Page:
All governments should be aware of recent electronic fraud and other sophisticated measures being used to access banking account and other payables information. These schemes include sending extremely realistic e-mails from fake or hacked e-mails disguised as known vendors, including banks. Governments should exercise caution in their handling of e-mails announcing changes to a vendor’s ACH or other account information, or from vendors requesting the government’s account information. GFOA is cautioning governments to be aware and put safeguards in place to prevent fraud.
At GFOA’s annual conference last month in Denver, the Addressing Fraud in Electronic Payments session focused on this topic. Speakers provided their own tales of how their governments’ accounts had been or were nearly breached by sophisticated fraud attempts. Slides from the presentation, which are available on the GFOA website, provide valuable information about establishing policies and procedures to prevent and react to this type of fraud, as well as details about how it is executed.
Some key elements to help governments avoid being the victim of fraud include the following recommendations:
- Do not make any changes to vendor information, particularly payment addresses and/or bank account information, without carefully reviewing the information provided and corroborating the change through other sources.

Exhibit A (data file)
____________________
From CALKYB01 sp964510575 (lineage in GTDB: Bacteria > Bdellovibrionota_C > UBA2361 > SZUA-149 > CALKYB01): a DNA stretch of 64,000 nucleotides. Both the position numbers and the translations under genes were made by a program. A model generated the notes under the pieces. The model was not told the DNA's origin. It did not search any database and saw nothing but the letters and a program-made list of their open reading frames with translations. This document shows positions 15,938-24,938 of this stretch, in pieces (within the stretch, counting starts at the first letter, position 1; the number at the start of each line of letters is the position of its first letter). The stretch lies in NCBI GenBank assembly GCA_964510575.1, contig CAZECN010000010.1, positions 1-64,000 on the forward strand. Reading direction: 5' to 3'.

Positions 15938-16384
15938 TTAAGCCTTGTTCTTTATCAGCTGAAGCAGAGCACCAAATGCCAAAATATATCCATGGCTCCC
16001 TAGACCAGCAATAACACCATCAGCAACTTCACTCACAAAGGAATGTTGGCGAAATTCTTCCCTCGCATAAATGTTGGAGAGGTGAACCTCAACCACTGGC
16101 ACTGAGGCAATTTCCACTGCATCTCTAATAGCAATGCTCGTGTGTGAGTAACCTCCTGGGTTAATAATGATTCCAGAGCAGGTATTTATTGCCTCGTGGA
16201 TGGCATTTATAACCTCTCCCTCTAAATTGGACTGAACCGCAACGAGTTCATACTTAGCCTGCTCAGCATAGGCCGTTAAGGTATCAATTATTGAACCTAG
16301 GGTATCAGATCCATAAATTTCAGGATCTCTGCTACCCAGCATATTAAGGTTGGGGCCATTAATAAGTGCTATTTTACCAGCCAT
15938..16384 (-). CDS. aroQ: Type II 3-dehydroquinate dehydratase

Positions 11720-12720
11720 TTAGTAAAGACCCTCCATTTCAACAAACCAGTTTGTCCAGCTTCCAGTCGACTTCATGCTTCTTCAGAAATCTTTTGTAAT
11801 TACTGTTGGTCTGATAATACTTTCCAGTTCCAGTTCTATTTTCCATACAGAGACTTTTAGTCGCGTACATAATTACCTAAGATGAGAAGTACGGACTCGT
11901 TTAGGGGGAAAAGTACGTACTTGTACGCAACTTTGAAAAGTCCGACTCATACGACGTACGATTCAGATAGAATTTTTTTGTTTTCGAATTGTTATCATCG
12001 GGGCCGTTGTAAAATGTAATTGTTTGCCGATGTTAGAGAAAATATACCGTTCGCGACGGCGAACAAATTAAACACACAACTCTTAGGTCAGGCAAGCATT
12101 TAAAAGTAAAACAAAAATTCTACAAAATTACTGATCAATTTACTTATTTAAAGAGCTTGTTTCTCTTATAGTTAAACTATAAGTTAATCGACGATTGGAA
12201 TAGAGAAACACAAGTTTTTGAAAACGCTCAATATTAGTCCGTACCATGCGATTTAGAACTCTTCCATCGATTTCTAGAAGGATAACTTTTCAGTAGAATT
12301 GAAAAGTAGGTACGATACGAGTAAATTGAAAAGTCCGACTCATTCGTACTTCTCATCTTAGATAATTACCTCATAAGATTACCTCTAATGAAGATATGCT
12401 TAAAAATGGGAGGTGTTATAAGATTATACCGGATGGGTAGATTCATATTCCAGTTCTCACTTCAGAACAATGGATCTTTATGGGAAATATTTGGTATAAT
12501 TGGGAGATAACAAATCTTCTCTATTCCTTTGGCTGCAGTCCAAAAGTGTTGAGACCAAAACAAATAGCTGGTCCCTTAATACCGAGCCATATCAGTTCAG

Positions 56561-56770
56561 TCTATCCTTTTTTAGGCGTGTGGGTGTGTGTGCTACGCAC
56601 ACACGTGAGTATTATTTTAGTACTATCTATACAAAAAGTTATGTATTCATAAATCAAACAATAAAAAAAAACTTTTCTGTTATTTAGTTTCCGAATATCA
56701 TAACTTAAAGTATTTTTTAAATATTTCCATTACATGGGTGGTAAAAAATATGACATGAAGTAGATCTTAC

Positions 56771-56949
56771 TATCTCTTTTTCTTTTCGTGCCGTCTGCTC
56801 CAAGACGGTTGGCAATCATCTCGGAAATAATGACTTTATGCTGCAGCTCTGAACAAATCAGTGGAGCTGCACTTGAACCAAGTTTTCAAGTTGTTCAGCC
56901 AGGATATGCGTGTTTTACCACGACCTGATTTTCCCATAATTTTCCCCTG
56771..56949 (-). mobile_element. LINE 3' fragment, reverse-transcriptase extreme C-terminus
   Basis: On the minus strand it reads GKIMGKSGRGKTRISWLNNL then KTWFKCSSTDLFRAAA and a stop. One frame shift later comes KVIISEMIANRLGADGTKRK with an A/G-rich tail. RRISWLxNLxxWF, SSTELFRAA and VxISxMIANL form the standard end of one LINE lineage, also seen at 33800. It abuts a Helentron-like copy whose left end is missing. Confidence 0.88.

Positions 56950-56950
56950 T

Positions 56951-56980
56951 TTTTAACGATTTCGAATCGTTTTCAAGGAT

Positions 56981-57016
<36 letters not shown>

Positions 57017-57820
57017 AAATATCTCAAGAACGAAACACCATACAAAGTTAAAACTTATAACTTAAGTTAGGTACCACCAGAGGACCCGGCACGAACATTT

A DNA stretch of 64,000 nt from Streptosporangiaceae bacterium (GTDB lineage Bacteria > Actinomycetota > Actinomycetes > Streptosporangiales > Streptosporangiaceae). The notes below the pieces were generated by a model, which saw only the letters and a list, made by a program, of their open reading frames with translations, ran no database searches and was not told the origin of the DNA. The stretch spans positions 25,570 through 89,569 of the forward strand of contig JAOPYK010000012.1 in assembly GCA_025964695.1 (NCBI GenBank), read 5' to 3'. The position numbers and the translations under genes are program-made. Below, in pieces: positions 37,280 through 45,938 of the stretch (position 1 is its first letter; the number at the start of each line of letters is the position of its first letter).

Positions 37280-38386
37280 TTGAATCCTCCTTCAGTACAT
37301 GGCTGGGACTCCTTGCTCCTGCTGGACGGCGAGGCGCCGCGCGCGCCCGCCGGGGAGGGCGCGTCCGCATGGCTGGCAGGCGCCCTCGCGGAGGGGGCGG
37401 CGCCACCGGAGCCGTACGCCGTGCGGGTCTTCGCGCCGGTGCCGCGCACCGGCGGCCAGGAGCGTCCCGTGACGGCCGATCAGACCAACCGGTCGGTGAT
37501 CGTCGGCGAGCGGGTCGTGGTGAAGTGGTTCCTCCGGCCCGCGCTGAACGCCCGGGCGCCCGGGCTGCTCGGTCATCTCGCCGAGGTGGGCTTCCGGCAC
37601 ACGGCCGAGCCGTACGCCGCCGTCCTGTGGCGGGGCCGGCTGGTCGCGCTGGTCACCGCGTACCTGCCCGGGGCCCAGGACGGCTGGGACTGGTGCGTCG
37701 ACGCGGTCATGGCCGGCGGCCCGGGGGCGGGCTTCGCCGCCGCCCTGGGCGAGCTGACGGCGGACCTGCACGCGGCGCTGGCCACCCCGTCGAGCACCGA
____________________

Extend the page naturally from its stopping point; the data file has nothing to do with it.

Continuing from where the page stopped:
- Do not use e-mail to confirm changes to vendor payment information—if the government or vendor has been recently hacked, you will likely be contacting the fraudster rather than the vendor. Verify changes by phone or regular mail, using information from existing vendor records.
- Revise the government’s forms to require that vendors provide both the old and new bank routing and account numbers or billing addresses when requesting a banking change or a payment mailing change.
- Remove vendor change forms from the government’s website to help avoid this kind of scam. Instead, ask vendors to contact staff directly for these forms.
- Communicate with staff and outside departments about the importance of prioritizing outstanding balance inquiries from vendors and resolving them quickly. Payment questions need to be addressed as quickly as possible because they may uncover vendor or payment fraud. Again, insist that staff use telephones, faxes, or the postal service for correspondence rather than e-mail to address issues with vendors.
If you are aware of fraudulent account routing and numbers, notify your bank and law enforcement. They may already be involved in a related investigation and might be able to help.